What do Fidel Castro, Groucho Marx and J. Jonah Jameson have in common? They all enjoy chomping on an over-sized Cuban cigar.
Even today, it is still a commodity among Americans. Sales of the product rose by five percent last year, totaling $445 million in sales. Suffice to say, the Cuban cigar is not going away anytime soon. But how did this famous cigar get started? What prompted the U.S. to ban and later repeal it? Let’s take a few puffs and check out its history.
How It Rolled Up
Even though the name implies it, cigars did not originate in Cuba. They likely originated in South America, where the Mayans were theorized to be the first tobacco users. However, when the tobacco plant was introduced to Cuba, it was found to be the best place to grow it. With fertile land and adequate climate, the tobacco plant grew plentiful in Cuba. The Spanish (who controlled Cuba at the time) would monopolize the cigar industry until 1817, and the rest is history.
Millions of cigars would be sold throughout Europe and the U.S. with many prominent users from all over the world including Mark Twain, Sigmund Freud, and even King Edward VII. However, they would soon lose trade relations with the U.S. due to one word: Communism.
Cuban Cigar Smoked Out of Trade
Communist dictator Fidel Castro may have been one of the most famous faces with a Cuban cigar, but he did not have a good reputation with the U.S during the late 1950’s. After his rise to power, Castro seized control of the island in 1959 and with it seized control of all assets through his communist regime. This, of course, included cigar companies.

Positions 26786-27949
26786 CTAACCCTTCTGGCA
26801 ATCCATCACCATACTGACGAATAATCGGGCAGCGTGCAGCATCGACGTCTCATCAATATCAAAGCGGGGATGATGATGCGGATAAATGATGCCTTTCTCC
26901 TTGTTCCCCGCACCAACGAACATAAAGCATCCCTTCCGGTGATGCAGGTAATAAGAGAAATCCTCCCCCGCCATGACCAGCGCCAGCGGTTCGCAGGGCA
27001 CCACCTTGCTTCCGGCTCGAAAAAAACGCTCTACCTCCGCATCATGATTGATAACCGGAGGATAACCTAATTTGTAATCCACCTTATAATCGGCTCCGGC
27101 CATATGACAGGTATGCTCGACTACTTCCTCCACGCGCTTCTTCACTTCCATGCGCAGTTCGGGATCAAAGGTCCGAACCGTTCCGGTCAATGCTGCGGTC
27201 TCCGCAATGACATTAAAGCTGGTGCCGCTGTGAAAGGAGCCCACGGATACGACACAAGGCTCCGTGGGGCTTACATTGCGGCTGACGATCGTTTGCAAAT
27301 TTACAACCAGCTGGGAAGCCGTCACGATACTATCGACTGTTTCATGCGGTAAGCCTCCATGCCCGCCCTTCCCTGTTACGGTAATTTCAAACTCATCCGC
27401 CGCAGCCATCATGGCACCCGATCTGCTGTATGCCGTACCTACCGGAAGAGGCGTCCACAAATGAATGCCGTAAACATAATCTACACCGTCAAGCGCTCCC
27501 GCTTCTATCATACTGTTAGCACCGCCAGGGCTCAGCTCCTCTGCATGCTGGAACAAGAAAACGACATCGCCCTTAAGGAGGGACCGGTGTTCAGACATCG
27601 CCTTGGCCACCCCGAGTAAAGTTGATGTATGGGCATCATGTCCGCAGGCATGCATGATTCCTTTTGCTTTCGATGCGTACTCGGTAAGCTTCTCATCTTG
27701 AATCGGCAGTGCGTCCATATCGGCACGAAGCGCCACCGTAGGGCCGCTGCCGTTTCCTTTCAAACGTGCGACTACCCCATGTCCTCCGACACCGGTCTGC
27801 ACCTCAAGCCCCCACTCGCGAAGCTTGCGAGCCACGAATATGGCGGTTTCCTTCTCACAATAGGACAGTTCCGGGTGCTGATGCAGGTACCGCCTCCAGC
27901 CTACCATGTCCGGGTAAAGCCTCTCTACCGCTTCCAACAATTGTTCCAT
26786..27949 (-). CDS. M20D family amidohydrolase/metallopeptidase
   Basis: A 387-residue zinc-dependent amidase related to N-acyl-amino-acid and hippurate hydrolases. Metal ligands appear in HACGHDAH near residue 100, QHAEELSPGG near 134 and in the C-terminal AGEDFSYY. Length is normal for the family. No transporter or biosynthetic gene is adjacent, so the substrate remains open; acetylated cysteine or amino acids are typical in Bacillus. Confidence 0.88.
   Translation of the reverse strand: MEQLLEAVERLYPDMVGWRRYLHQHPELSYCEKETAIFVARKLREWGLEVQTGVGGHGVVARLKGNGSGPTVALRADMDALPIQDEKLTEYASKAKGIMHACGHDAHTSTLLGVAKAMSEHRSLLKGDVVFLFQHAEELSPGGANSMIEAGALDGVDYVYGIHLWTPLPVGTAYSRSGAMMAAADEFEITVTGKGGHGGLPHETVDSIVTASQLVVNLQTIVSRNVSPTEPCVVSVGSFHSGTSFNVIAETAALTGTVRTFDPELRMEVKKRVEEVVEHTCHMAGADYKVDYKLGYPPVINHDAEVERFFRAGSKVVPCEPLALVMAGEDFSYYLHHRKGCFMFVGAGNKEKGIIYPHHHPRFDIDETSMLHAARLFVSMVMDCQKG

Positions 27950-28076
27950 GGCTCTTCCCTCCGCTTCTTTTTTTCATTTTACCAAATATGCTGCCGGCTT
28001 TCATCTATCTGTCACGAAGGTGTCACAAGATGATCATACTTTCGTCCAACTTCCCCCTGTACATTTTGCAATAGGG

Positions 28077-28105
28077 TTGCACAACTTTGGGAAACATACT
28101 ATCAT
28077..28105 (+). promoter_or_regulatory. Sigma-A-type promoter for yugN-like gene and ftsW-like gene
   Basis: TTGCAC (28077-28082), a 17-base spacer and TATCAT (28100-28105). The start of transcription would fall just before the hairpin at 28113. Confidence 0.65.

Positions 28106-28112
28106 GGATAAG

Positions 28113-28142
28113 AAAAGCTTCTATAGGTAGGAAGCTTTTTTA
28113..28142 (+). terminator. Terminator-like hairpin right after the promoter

In 1962, President John F. Kennedy established a strict trade embargo on all Cuban imports as a stand against the communist regime. Thus, a Cuban cigar was considered an illegal good, and people smuggling it into the country could be fined up to $55,000.
The Politics of Cigars: Kennedy’s strict trade embargo was designed to further isolate Cuba.
Cuban Cigar Ban Turns to Ashes
For more than 50 years the ban would persist until recently. In 2014, relations between the U.S and Cuba began to soften. Cubans were allowed to buy some U.S. goods online. Pharmaceutical companies between the countries began to do business, as well as being involved in joint medical research. Travelers could also bring a $100 limit of Cuban cigars back to the U.S.
On Oct. 14, 2016, President Barrack Obama eased further sanctions with the removal of limits on any of the goods that can be packed in luggage. Although the U.S. still bans general tourism to Cuba, the Obama administration has made it easier for Americans to travel to the island under several categories. Like an end to a love story, the Cuban cigar once again has made its way back legally into the hands of Americans. But there is still more left to this story.
Cuban Cigar Trumped by Changes
On June 16th, 2017, President Donald Trump announced to change many of Obama’s previous directives in trade and travel with Cuba.
Thankfully, many of the changes did nothing to limit the purchase of Cuban cigars, but getting to Cuba was made stricter. Trump provided more restrictions on the 12 categories of traveling to Cuba.
His Cuba policy also prohibits individual Americans from traveling to the island. They must instead travel through a licensed tour company under U.S. jurisdiction and be accompanied by a company representative.
Purchasing these goods may also be limited as travelers face restrictions through a comprehensive list of where they can spend their money on the island, which includes specific businesses and hotels. Although the Cuban cigar may have been spared by much of the changes, they can be difficult to buy under these circumstances.
Policy U-turn: Donald Trump’s tough stance on Cuba threatens to reverse his predecessors attempted thaw in relations with the communist regime.
Light It Up
As of now, the Cuban cigar is still legal for purchase. Whether a cigar aficionado or smoking enthusiast, this cultural commodity proved how far it has come in a history of restrictions and repeals. As King Edward VII announced after ending the ban on smoking held by Queen Victoria in the early 20th Century:
“Gentlemen, you may smoke.”
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